In the 21st century, China has become impossible to ignore. At the same time, a vast array of perceptions and judgments of China’s actions and future have arisen. The confusion, Leah Zhu postulates, is explained by decades of traditional modus operandi, which began in the Maoist Era and misconceives China as a ‘collectivist’ culture.
This book, however, seeks to re-explore thousands of years of China’s history to demonstrate the country’s adherence to an alternative principle, ‘relationalism’. Tracing the pervasive power of ‘relationalism’ before and after Maoism, it examines the major aspects of Chinese culture, including politics, sociology, psychology and diplomacy. In doing so, it reveals the power of ‘relationalism’ as the core frame of reference behind contemporary Chinese beliefs and practices. Furthermore, armed with this newly established framework, this book ultimately provides a helpful analysis of China’s past political, economic, and judiciary reforms and of how they are faring under the control of the current regime.
Featuring extensive evidence and analysis of Chinese culture from ancient rites through to the 21st century, this book will be invaluable to students and scholars of Chinese culture, politics and society. It will also appeal to social scientists and sociologists more broadly.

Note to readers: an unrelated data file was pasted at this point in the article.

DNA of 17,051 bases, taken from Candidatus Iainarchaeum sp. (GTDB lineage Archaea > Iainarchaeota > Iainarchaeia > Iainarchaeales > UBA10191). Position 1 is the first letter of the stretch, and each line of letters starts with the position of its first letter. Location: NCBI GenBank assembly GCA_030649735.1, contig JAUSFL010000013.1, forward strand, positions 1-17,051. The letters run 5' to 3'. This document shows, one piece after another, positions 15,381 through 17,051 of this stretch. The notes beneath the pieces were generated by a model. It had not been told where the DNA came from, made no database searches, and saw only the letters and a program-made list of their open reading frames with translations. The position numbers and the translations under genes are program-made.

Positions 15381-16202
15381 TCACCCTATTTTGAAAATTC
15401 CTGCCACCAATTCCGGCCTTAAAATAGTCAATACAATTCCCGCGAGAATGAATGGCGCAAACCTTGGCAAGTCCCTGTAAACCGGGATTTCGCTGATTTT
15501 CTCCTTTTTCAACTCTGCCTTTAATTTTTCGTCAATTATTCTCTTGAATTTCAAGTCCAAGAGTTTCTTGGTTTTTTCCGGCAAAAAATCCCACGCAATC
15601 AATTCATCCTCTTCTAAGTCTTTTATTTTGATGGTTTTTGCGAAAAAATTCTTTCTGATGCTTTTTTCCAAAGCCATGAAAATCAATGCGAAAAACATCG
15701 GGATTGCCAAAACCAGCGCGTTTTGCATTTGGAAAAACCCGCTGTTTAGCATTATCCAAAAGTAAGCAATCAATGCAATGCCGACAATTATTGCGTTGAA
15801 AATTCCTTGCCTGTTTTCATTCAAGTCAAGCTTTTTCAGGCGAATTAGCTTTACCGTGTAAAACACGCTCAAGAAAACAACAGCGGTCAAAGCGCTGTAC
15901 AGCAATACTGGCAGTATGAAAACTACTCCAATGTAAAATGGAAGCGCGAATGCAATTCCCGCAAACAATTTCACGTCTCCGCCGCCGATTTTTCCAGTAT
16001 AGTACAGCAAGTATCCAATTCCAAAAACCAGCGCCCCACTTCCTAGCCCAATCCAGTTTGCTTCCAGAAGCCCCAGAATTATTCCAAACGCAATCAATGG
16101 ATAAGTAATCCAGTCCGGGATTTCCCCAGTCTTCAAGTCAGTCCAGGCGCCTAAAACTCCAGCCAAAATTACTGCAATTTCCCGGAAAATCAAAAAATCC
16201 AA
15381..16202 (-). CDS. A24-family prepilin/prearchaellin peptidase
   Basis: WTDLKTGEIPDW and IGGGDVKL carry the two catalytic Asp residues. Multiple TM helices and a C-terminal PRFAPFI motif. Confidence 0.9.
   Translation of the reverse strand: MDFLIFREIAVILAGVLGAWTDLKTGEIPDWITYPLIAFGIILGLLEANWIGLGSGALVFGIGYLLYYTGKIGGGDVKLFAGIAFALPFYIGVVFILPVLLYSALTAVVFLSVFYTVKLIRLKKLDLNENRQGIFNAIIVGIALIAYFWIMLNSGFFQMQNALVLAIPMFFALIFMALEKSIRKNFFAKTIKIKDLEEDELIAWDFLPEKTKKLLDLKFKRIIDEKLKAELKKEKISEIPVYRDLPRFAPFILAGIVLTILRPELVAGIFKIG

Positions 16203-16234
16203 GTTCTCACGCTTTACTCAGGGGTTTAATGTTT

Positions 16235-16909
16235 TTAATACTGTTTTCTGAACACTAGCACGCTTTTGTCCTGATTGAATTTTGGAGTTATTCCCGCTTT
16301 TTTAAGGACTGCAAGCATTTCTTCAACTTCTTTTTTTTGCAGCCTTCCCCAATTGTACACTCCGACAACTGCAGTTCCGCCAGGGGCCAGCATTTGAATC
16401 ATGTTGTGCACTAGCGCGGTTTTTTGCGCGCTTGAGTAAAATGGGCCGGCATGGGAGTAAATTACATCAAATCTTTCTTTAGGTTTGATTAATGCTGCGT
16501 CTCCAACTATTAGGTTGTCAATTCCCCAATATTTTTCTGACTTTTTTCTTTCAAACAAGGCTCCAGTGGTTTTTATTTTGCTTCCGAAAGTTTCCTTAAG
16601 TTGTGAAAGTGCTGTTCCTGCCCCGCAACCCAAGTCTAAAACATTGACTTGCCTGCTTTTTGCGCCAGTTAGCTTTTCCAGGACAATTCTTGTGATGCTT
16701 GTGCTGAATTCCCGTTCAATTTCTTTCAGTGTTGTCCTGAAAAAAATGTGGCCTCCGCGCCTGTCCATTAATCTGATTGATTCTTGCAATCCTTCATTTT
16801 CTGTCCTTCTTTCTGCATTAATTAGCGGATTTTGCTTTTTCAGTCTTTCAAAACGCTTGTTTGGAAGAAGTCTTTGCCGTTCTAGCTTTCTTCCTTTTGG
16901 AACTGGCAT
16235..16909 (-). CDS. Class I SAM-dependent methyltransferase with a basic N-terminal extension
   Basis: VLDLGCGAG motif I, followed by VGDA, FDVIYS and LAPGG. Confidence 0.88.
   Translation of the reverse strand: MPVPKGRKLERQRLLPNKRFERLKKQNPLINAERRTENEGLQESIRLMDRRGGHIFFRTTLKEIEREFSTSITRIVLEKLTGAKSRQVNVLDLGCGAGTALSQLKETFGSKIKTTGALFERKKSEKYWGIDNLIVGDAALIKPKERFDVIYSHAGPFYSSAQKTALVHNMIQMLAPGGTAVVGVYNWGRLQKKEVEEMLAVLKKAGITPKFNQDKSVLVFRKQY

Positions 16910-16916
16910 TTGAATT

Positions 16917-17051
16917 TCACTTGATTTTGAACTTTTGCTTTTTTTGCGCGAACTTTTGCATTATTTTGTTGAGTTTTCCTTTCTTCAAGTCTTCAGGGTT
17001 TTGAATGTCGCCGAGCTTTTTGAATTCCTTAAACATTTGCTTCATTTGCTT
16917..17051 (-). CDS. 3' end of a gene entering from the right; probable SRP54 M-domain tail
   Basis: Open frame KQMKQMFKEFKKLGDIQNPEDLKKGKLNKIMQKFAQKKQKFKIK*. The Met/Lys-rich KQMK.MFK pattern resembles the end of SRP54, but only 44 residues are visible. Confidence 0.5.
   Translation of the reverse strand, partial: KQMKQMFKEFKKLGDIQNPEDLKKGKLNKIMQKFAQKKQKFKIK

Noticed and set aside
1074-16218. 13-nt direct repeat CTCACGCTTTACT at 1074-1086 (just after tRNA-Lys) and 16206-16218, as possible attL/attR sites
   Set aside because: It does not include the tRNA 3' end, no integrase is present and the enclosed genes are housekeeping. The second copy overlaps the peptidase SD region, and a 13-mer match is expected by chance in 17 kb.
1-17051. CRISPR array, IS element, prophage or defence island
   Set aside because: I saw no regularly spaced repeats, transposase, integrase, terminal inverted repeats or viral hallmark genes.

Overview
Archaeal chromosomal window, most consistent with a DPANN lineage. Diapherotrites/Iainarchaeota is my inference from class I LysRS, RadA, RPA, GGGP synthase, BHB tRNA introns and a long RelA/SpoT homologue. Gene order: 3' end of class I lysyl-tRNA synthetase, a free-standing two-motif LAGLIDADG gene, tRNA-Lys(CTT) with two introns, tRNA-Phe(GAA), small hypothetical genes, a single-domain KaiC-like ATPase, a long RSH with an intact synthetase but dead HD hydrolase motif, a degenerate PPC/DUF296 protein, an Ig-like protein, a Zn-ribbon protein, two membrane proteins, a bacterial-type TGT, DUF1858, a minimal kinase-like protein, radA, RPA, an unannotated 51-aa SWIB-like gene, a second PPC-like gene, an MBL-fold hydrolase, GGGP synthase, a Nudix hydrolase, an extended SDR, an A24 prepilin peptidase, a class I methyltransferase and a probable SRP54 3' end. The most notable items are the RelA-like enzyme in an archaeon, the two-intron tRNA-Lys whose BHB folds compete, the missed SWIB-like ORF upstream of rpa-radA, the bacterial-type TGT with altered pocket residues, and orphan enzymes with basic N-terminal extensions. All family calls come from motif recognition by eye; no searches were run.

Table of Contents
Part I: The Roots of Relationalism in Chinese History
1. Some Starting points
2. The "Universal Order"
3. The Traditional Chinese Family
4. Relationalism Meets Foreign Challenges
5. Relationalism Triumphs
Part II: The Roots of Relationalism in Chinese Belief systems
6. Some Starting Points
7. Confucius: Relationalism in Human Society
8. Daoism: Relationalism in the Cosmos
9. Buddhism: Relationalism in Zen
10. Unification under Relationalism
Part III: " Guanxi"-- The Sociological Roots of Relationalism
11. Some Starting Points
12. Qin qing (Kinship Emotions)
13. You qing (Friendship Emotions)
14. Ren qing (Generic Human Emotions)
15. Guanxi Opens Access to Resources
16. "Face" and Reciprocity
17. "The Cat-and-Mouse Game"
Part IV: The Psychological Roots of Relationalism
18. Some Starting Points
19. Relational Human Nature
20. The Chinese "Heart"
21. Cognition and Emotion
22. Relational Thinking in the Chinese Language
23. Development of "Selfhood" Part V: Relationalism in the 21st Century
24. Some starting points
25. The CCP Factional Politics in the 21st Century
26. The CCP-State Relationships in the 21st Century
27. The CCP-Chinese Society Relationships in the 21st Century
28. A Judiciary System with "Chinese Characteristics"?
29. On the World Stage: China’s Relational Diplomacy in the 21st Century
Epilogue: the Chinese Family in the 21st Century
Leah Zhu is a retired psychotherapist and academic at the University of Washington, USA. Her publications include A Comparative Study of Youth Mental Health Education in the United States and China (2015) and Cultivating the World of Self (1997).